Competition Among The Telecommunications Industry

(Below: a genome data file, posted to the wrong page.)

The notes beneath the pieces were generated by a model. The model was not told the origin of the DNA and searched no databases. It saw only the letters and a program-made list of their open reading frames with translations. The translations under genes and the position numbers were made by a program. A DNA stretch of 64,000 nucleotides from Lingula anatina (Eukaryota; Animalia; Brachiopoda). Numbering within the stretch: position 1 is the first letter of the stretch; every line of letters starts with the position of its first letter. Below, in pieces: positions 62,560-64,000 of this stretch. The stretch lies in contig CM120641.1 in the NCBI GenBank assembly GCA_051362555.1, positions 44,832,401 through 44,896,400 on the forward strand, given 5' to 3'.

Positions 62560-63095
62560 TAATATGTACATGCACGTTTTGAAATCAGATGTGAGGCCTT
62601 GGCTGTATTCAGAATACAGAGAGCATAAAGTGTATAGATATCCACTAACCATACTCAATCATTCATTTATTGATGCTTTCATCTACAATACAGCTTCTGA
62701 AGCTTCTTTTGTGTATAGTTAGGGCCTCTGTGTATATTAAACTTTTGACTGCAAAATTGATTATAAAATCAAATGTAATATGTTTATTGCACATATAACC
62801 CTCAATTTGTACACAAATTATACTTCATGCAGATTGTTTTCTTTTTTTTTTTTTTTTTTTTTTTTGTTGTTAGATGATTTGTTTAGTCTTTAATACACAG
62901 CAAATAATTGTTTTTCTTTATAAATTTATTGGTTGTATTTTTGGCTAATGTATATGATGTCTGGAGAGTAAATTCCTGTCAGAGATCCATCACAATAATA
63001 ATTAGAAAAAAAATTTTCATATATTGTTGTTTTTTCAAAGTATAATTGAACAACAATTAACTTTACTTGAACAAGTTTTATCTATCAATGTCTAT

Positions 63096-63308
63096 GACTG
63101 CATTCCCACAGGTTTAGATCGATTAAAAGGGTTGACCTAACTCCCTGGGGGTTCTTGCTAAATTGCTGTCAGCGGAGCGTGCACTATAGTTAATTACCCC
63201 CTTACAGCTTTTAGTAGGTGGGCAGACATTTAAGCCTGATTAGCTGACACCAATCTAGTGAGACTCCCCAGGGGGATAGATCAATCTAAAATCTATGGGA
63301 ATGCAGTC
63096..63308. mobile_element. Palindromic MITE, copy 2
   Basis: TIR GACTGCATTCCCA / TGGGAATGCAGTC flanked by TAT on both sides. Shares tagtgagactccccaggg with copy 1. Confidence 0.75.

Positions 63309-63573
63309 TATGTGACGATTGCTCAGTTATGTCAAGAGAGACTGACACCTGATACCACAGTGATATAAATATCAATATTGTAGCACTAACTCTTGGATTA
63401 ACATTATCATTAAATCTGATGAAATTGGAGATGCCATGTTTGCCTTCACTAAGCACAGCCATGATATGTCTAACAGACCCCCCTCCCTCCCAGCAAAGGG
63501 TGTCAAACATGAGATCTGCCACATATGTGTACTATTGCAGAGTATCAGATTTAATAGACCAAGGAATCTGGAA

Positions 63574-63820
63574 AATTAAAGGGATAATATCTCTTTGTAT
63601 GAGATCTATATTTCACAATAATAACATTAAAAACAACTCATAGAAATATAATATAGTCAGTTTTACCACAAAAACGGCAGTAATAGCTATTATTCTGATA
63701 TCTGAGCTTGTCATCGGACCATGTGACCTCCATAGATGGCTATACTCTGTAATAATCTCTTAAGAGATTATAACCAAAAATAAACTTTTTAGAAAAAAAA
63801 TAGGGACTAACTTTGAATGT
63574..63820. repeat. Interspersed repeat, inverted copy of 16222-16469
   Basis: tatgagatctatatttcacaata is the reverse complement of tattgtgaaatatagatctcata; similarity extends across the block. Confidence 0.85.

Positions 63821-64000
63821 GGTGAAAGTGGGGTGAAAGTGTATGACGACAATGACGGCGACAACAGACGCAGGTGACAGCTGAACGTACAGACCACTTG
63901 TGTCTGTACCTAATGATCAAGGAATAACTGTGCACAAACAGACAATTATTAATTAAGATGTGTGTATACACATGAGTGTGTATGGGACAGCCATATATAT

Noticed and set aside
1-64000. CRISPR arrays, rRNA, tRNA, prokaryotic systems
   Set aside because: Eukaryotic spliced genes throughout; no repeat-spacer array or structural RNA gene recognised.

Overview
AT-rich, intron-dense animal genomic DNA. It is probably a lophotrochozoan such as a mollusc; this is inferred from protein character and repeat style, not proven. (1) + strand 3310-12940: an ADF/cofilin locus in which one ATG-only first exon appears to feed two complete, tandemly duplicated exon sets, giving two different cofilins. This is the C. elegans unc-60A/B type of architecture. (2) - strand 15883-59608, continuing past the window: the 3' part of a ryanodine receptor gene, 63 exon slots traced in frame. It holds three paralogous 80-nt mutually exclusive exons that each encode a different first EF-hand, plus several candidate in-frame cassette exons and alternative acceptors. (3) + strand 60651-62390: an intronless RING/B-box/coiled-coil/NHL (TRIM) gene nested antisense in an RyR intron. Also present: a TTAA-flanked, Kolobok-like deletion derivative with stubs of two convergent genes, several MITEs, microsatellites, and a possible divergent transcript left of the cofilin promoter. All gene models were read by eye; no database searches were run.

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Competition Among The Telecommunications Industry There are currently 807 companies in the TIA (Telecommunications Industry Association) database of companies. Of the 807 companies, 251 of them currently offer wireless services. Also 281 offer broadband services, of those offering broadband 160 of them offer cable, 72 offer DSL (Digital Subscriber Line), and 49 offer T-Carriers. There are currently 242 member companies in the MMTA (Multimedia Telecommunications Association) Database of companies. Of those 242, 70 of them offer broadband services. Of those 70 15 offer DSL, 24 offer Cable, and 31 offer T-Carriers. Also among those 242 in the MMTA’s database 60 companies offer Wireless services. In a worldwide Yahoo!® search, 224 companies offered Broadband, 227 offered Satellite services, 295 offered Long distance and 533 offered Wireless. The U.S. long-distance market is worth an estimated $100 billion to $110 billion per year. The largest long-distance carriers in the U.S. are AT&T, MCI WorldCom, Sprint, Excel (now part of Teleglobe Canada), and Frontier (with a merger pending with Global Crossing). AT&T, MCI WorldCom, and Sprint control the bulk of the U.S. long-distance market, but competition is increasing from the other carriers. The U.S. local telecommunications market is worth somewhere in the range of US$100 billion to US$120 billion and is still over 95% controlled by the RBOCs and incumbent local exchange companies. The competitive local exchange carriers and other competing companies hold about 4% to 5% of the market. There are now only five RBOCs, those being Bell Atlantic (having acquired NYNEX), SBC (having acquired Pacific Telesis), BellSouth, U S WEST, and Ameritech. Soon we may be down to four RBOCs, if the FCC and other regulatory bodies approve the pending merger of SBC and Ameritech. It has become extremely difficult to segment voice and data traffic services and revenues in the U.S. market. Voice traffic has historically always represented the bulk of the traffic and revenues in the telecommunications market; however, recent estimates are that voice traffic is growing at a very low (single-digit) percentage rate, while data traffic may be growing at a rate as high as 200% to 300% per year. The cable television/video delivery services part of the telecommunications industry includes the traditional (wired) cable TV providers, wireless cable TV providers, and satellite TV providers. The traditional (wired) cable TV industry serves about 65 million U.S. households, with the five largest cable multiple system operators (MSOs)--AT&T (via TCI), Time Warner, Comcast/MediaOne (whose merger is pending), Adelphia, and Cox Communications--serving nearly 45 million of those households.
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